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March 14, 2007

Say goodbye to FoxPro

Posted by David Hunter at 3:57 PM ET.

Speaking of Microsoft acquisitions, a graphic reminder that they don’t always turn out to be super successful is that Microsoft this week also announced the retirement of FoxPro which they acquired in 1992 for $173M:

We have been asked about our plans for a new version of VFP. We are announcing today that there will be no VFP 10. VFP9 will continue to be supported according to our existing policy with support through 2015 ( We will be releasing SP2 for Visual FoxPro 9 this summer as planned, providing fixes and additional support for Windows Vista.

Additionally, as you know, we’ve been working on a project codenamed Sedna for the past year or so. Sedna is built using the extensibility model of VFP9 and provides a number of new features including enhanced connectivity to SQL Server, integration with parts of the .NET framework, support for search using Windows Desktop Search and Windows Vista as well as enhanced access to VFP data from Visual Studio.

To reiterate, today we are announcing that we are not planning on releasing a VFP 10 and will be releasing the completed Sedna work on CodePlex at no charge. The components written as part of Sedna will be placed in the community for further enhancement as part of our shared source initiative. You can expect to see the Sedna code on CodePlex sometime before the end of summer 2007.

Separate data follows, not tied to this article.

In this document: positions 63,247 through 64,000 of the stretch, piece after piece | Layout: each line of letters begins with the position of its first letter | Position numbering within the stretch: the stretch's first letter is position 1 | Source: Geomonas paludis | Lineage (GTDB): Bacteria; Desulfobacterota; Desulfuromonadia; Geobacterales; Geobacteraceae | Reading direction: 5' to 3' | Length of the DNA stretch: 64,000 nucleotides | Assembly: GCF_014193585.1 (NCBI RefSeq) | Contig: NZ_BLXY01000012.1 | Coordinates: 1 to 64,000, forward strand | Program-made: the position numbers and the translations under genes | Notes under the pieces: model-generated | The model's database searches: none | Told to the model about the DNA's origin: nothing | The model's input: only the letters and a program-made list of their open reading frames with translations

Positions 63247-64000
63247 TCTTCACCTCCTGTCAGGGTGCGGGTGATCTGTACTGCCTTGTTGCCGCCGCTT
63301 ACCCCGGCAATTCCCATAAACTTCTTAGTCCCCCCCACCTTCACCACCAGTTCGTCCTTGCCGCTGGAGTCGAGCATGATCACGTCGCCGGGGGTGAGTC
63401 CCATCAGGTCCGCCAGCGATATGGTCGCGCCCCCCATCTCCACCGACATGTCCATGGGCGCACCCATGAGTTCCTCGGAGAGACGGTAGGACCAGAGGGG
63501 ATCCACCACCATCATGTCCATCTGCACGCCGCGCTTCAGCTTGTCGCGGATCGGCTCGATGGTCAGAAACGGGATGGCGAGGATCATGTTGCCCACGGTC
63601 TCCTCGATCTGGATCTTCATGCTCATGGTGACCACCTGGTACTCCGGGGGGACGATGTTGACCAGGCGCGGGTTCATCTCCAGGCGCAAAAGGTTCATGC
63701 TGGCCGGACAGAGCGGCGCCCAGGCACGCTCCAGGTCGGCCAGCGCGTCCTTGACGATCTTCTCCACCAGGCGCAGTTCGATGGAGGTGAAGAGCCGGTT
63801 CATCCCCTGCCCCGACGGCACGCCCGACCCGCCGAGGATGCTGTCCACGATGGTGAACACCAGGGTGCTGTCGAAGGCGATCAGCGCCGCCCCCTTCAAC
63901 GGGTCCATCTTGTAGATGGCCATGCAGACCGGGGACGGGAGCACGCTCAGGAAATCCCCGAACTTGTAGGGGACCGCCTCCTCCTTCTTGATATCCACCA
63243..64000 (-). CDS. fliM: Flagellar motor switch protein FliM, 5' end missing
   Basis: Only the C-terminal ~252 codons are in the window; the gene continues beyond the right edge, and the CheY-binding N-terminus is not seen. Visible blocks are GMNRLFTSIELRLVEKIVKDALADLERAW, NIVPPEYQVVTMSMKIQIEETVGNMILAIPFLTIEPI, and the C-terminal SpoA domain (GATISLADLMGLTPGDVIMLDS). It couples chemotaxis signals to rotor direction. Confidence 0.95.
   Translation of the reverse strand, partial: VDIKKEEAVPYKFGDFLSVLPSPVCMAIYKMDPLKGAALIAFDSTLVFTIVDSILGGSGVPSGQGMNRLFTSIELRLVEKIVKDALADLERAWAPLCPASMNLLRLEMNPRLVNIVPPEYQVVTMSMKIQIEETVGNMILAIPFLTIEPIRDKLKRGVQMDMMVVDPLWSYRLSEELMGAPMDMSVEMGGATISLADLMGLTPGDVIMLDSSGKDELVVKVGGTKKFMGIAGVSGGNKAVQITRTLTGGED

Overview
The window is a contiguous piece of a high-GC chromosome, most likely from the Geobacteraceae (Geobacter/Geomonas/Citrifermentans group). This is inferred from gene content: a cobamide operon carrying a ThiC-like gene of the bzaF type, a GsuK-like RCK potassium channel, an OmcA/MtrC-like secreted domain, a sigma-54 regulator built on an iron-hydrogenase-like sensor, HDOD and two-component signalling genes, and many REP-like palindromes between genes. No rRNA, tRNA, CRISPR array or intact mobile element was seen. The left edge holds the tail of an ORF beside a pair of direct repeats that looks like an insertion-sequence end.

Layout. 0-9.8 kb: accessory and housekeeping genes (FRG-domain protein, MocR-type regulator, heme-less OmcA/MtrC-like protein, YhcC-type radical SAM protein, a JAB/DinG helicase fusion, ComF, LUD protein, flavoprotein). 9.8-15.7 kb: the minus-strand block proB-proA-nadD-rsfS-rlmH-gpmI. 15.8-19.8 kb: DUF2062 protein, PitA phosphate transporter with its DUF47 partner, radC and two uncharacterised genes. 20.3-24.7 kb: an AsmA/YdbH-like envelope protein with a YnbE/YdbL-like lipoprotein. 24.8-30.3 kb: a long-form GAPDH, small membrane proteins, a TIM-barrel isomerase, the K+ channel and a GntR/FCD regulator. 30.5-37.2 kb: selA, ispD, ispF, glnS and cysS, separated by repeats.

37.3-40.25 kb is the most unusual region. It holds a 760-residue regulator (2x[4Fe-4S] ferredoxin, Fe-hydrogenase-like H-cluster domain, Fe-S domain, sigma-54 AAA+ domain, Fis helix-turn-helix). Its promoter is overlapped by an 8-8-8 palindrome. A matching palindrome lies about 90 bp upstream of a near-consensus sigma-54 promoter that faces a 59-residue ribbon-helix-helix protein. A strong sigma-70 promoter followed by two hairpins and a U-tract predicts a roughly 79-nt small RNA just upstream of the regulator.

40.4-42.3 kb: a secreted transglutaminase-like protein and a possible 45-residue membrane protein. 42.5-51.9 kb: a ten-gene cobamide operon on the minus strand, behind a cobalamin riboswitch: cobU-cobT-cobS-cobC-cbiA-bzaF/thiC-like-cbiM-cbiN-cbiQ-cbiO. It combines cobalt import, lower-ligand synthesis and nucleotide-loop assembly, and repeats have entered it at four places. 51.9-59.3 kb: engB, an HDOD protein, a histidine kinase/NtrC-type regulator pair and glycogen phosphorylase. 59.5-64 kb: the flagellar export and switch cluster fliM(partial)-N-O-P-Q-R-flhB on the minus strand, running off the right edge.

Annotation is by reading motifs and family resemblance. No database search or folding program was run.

FoxPro (actually Fox Software) has had a storied role in PC software history, but a despite a loyal following, it was clearly being eclipsed by Microsoft’s other tooling. See Robert Shelton’s blog and Alan Griver’s blog for informal tributes and nostalgia from within Microsoft.

Filed under Acquisitions, FoxPro, General Business, Microsoft, Shared Source, Tools

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One Response to “Say goodbye to FoxPro”

  1. Larz Says:

    To say that Foxpro wasn’t “super successful” is misleading. Microsoft clearly never intended for it to be so. They wanted to get their hands on the underlying technology in order to boost the performance of Access and SQL Server. Furthermore, they never actively marketed it. It’s unlimited licensing scheme just couldn’t compete with SQL Server’s cash cow approach. It’s an old mantra, but it does reveal why Foxpro was always in the shadows.

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